Zomb-eh Review of
“Belfour and Merriweather in the Vampire of Kabul” by Daniel Abraham
Undisclosed Government Facility
GWMT 1400 hours
Notes of Dr. Celebus:
The latest experiments with the new virus proceed faster than I had anticipated. We’ve already got a new test subject—a writer. Remarkably, the lack of hygiene in his new state isn’t that different from the original. Unfortunately, he’s more vocal than most of our subjects, and spends most of his time complaining about the facilities.
The committee decided to give him something familiar from his former life to test his cognitive abilities. Due to budget cuts, we can’t afford an e-reader, but instead will print out short stories from the web, then record and transcribe his reaction to them. It’ll be like the old days of the web, when everyone printed his or her bad jokes.
The short story currently in the test chamber is “Belfour and Merriweather in the Vampire of Kabul” by Daniel Abraham. The piece comes from the Fall 2011 edition of Subterranean Online.
Below is a transcription of the test subject’s reaction.
Test Subject 3X22
Hnnnnnngggggghhhh—head bad. Being a zomb-eh feels like being a frat bro; your head is full of fuzzy thoughts that all focus on one thing. Only, instead of breasts, it’s brains. Brrrrraaaaainnnns. Who would’ve thought it took undeath to fully appreciate a woman’s mind?
What’s this paper? Don’t tell me they’re feeding me copy paper now. You bastards already have me on dog brains, and they must be beagles because they fill me no better than ramen noodles.
Unnnnhhhh! It’s a story. I haven’t read a story since my conversion. Let’s take a look.
It’s set in Victorian Era London! Not much is done with the period, but it’s still fun. And a supernatural detective story at that! Well done for the genre: Lots of action, international intrigue, and a central mystery surrounding a unique villain.
The main characters are a bit bland, especially the one that brings a knife to a gunfight. The czarina steals the show—her brain would be juiciest, full of spunk and wit. There’s another (temporary) villain I love, but I won’t spoil it for anyone. She’s in the second fight scene of the first chapter.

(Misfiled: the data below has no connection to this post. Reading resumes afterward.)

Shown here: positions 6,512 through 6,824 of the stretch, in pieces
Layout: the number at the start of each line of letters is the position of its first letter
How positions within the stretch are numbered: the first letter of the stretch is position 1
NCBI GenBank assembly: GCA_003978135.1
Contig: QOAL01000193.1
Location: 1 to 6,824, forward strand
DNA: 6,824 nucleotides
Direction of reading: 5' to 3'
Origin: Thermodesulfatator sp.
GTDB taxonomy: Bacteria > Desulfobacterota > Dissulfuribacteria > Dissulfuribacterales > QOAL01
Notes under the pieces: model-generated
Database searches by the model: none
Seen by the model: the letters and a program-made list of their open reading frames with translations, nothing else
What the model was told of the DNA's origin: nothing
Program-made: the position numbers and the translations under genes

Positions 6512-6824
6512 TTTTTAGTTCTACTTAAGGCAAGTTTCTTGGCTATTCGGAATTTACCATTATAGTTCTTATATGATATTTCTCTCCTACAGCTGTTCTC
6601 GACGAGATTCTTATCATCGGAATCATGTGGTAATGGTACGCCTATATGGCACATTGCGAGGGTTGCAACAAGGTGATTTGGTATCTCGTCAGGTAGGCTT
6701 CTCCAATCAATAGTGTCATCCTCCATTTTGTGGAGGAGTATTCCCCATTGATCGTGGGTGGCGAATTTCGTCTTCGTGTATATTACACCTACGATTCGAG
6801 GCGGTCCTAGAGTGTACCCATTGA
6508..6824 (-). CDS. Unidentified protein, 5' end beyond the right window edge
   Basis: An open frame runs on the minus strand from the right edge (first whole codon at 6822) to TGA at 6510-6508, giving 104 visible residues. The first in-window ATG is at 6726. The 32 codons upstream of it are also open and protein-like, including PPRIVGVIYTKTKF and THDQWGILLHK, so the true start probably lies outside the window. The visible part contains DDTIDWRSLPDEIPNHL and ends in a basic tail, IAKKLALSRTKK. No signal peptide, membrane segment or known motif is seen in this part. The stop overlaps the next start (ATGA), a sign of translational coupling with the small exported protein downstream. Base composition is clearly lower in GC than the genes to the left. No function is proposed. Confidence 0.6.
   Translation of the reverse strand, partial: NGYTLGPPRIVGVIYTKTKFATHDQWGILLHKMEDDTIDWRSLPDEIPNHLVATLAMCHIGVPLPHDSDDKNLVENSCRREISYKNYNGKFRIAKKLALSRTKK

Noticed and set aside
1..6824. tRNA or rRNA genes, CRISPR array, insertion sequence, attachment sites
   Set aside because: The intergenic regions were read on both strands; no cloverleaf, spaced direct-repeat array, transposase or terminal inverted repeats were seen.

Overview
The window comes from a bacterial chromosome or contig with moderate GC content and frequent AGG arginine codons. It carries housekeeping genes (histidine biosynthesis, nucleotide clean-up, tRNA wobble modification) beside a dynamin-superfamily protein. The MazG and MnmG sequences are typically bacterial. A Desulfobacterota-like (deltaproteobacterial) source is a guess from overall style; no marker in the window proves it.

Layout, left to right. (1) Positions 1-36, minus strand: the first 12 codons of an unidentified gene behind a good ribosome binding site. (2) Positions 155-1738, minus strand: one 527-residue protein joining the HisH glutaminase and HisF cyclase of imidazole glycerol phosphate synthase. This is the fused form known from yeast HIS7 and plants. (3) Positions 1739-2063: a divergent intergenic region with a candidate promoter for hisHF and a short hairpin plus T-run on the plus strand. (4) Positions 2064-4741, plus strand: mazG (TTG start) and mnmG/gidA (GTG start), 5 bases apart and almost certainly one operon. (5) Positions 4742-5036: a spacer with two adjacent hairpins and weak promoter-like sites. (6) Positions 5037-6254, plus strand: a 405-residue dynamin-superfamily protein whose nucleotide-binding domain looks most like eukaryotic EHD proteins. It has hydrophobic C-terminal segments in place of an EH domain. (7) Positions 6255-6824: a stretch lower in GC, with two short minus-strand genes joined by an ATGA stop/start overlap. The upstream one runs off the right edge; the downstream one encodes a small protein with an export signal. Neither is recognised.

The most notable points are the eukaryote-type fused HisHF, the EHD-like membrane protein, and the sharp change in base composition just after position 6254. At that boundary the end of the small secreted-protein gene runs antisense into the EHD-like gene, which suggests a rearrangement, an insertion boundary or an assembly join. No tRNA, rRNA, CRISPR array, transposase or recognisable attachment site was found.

My urge to kill rises when I see short stories with chapters. If it’s less than 15,000 words, section breaks are fine! Chapters push me out of the story, while section breaks encourage me to keep going. And when I’m out, I consider whether it’s worth continuing the story. Thankfully, it’s worth sticking to this one.
The prose itself works. Rhythmic exchange between action, dialogue, and description kept me riveted in the chapters. A rat in my test chamber snuck up on me during the second chapter, and I only noticed him during the chapter break. He smelled foul but tasted delicious.
Overall, the story is a savory action piece with the czarina adding a little spicy kick. The author’s mind would be delectable served as brain-bangers and mash.
After finishing the story, the test subject was no longer interested in his normal meals! It appears zombies can obtain nourishment through intellectual content, rather than just through the physical medium of that content. While exciting, this finding could dry up our military funding, since the weapon would be stopped by the mass production of books.
I will continue to test this hypothesis—attempting to decipher the mechanism behind this nourishment. This time, the subject went through four meal cycles before succumbing to hunger. Therefore, the story must have four brains worth of nutrition, and a zombie can go for a maximum of five before ceasing normal function.
Rating: Four out of five brains
Lee Lackey is a Grey Gecko Press author, with two short stories currently available under the GGP name: The Chittering Horror of the Ley House and The Eerie Coin of the Sea. You can read more about Lee here.